Are we blurring the lines between social and environmental ethics? I quit my job because I did not want to be involved or trapped in nuclear engineering (and environmental concerns was not an issue 20 years ago) so I did more degrees and still became an oil and gas structural engineer instead. No technology is perfect, but how can we measure our responsibility to society or our community? Today someone could accuse me of the same lack of conscience, I have already suffered, again!

    I agree with the sentiment but good ethics as a lifestyle is a myth.

  • 4. Sidney  |  May 21, 2009 at 3:17 pm

    Good ethics carries a responsibility to look out for the good of the community in which we live. We must ask ourselves, how will my actions affect my community? Too often, the question is, how will my actions affect my pocketbook? That is not an enthical question.

    I don’t think the ethics of the young engineer who designed the garage were the real issue. Her experience and confidence in her ability were one issue. The poor supervision by her supervisors was another issue. And the poor ethics of the site superintendent was the third.

    Too often we forget that the P.E. at the end of someone’s name really only indicates that person has met the minimum requirements of the state licensing board. It does not guarantee experience, good sense, or the ability to deal with the difficult issues or people that so often arise in our industry.

    As an industry, we need to make sure our young engineers, as well as other young people in the industry, are taught the responsibility that comes with living and working in a community. Good ethics is a lifestyle, not an option to be used as we consider it politic.

  • 5. David Perrings  |  May 21, 2009 at 3:06 pm

    THe following is a web site from my alma mater (RHIT) that gives a link to a database of case studies.

    David Perrings

  • 6. Cynthia  |  May 19, 2009 at 10:46 pm

    How is the example an ethics problem? Liability is not an ethics issue, it is a legal issue, so I agree with Mr. Perrings that the appropriate contact should be the error and omissions insurance provider, not an ethics board. It isn’t clear in the hypothetical for whom she works. And I agree with mottag that it is extremely rare for an individual to be held liable under such a scenario. She would have to have done something entirely out of the scope of her job or done something so egregious that her employer should not be held responsible for her work.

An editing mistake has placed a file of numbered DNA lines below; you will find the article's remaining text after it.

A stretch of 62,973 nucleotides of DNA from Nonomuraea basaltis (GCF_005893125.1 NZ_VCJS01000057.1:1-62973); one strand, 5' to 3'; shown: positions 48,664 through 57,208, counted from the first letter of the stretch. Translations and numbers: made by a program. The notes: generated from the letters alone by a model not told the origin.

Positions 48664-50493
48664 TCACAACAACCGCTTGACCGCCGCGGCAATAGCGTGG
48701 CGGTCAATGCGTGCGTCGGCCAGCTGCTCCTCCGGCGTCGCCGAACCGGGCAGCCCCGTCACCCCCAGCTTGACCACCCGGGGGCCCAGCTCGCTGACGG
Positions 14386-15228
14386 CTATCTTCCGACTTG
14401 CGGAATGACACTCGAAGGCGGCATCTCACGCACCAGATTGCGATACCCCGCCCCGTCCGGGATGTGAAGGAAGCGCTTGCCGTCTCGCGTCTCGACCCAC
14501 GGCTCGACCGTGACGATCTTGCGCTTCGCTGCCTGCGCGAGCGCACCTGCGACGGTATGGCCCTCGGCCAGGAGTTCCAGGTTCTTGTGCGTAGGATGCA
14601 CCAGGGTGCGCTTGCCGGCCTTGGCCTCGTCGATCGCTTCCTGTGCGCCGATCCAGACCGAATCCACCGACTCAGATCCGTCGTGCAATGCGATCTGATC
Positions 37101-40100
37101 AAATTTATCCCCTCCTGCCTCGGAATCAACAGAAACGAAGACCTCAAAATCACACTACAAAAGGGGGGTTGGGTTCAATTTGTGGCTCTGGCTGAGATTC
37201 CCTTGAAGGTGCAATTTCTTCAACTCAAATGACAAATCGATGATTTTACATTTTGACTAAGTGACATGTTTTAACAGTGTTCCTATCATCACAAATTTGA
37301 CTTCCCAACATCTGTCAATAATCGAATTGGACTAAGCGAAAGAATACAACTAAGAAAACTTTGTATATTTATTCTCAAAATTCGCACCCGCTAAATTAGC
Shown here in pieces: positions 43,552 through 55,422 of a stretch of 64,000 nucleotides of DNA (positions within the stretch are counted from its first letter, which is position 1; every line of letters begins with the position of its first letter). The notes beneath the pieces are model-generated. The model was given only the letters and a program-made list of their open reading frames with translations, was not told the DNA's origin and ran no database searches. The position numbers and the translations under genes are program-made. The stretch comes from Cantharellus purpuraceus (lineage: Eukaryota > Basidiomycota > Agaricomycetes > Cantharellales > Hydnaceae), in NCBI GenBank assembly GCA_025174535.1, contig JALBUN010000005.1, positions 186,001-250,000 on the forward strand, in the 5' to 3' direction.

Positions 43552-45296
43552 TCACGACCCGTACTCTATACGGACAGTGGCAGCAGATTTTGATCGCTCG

Is the ethics problem whether she had the skills to do the job, and if not, who was responsible for monitoring her work? That would be an ethics problem – if she, as a PE, put the public health and safety at risk, that is an ethics issue. Is her license at risk? Sounds like some additional facts are missing.

  • 7. motagg  |  May 17, 2009 at 1:21 am

    In over 25 years of Oil and Gas, ethics has never come up. We are a huge team with no one person personally liable. I might spend some of my time scooping up someone else’s problems but that is normal. We are required to be competent and qualified. It does indeed read like a textbook example than a real life situation. Sure if I did my neighbour’s garage I am liable in the eyes of the law. I would never touch it anyway; they couldn’t pay me enough to predict all the known unknown, known knowns and unknown knowns etc.

    Certainly, in Canada I find it strange the engineers lack interest in working on site and the construction teams do not welcome engineers into their ranks. This is due to the ethics line. Construction wants to get on with it like coal miners and engineers want to examine everything carefully like dentists. Big clash of cultures.

    Elsewhere engineers find site work is mandatory and they learn to support the team. The ethics issues get raised to the team level.

  • 8. tcs  |  May 16, 2009 at 1:51 am

    Ethic is someting subjecttive and strongly bond to each different culture or belief. Its always turn up gray and fail when we put the ethic issue in black or white standpoint. It may be the next horizon of fuzzy logic management studies.

    Structural failure is an issue of objective- poor supervison, underdesign etc which fall under series of logical events leading to the financial or life casatrophies.

    The whole failure’s of structure may trace from the cause and effect in black or white before it turn gray when we question who is going to responsible.

  • 9. David Perrings, PE  |  May 14, 2009 at 6:52 pm

    I read the blog and then I read the parking garage account in the “civil engineering problems” and the whole story is just not believable to me. It reads like a classroom assignment from someone who has never been on a construction site. From the description given the construction site was out of control making it impossible for the engineer to carry out her duties. The only course of action that makes sense to me was for the engineer to go back to her office meet with her supervisors and the building owner in order to re-establish order on the site. Only after order has been restored on-site and only then should the engineer proceed with her duties and an engineer. After order has been re-establish on-site should the engineer proceed with her professional duties as an engineer. Also in 30 years of engineering practice I have never know anyone to call the “PE Board” for advice on this type of problem. E&O Insurance provider would make more since.
    David Perrings. PE